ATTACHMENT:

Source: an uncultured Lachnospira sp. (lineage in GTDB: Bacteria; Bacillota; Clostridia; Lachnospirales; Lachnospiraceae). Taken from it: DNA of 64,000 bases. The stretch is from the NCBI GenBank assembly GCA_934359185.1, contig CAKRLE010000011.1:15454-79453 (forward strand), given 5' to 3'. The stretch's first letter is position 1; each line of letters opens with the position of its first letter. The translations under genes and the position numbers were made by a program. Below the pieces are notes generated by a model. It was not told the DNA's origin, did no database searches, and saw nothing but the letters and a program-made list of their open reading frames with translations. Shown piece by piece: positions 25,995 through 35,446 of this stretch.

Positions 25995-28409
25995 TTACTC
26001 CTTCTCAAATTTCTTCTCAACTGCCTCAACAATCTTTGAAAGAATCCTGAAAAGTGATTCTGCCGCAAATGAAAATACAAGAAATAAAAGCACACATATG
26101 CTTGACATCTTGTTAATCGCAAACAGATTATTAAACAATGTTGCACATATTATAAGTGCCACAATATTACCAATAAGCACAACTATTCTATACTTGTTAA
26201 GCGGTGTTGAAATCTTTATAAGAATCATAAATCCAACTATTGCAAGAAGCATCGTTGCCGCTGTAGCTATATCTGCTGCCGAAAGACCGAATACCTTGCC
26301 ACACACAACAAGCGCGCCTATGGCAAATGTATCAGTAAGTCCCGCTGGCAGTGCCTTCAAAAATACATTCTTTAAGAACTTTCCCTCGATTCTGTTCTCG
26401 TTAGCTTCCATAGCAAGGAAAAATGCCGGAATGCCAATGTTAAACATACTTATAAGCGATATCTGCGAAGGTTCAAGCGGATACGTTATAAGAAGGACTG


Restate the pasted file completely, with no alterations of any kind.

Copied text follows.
Source: an uncultured Lachnospira sp. (lineage in GTDB: Bacteria; Bacillota; Clostridia; Lachnospirales; Lachnospiraceae). Taken from it: DNA of 64,000 bases. The stretch is from the NCBI GenBank assembly GCA_934359185.1, contig CAKRLE010000011.1:15454-79453 (forward strand), given 5' to 3'. The stretch's first letter is position 1; each line of letters opens with the position of its first letter. The translations under genes and the position numbers were made by a program. Below the pieces are notes generated by a model. It was not told the DNA's origin, did no database searches, and saw nothing but the letters and a program-made list of their open reading frames with translations. Shown piece by piece: positions 25,995 through 35,446 of this stretch.

Positions 25995-28409
25995 TTACTC
26001 CTTCTCAAATTTCTTCTCAACTGCCTCAACAATCTTTGAAAGAATCCTGAAAAGTGATTCTGCCGCAAATGAAAATACAAGAAATAAAAGCACACATATG
26101 CTTGACATCTTGTTAATCGCAAACAGATTATTAAACAATGTTGCACATATTATAAGTGCCACAATATTACCAATAAGCACAACTATTCTATACTTGTTAA
26201 GCGGTGTTGAAATCTTTATAAGAATCATAAATCCAACTATTGCAAGAAGCATCGTTGCCGCTGTAGCTATATCTGCTGCCGAAAGACCGAATACCTTGCC
26301 ACACACAACAAGCGCGCCTATGGCAAATGTATCAGTAAGTCCCGCTGGCAGTGCCTTCAAAAATACATTCTTTAAGAACTTTCCCTCGATTCTGTTCTCG
26401 TTAGCTTCCATAGCAAGGAAAAATGCCGGAATGCCAATGTTAAACATACTTATAAGCGATATCTGCGAAGGTTCAAGCGGATACGTTATAAGAAGGACTG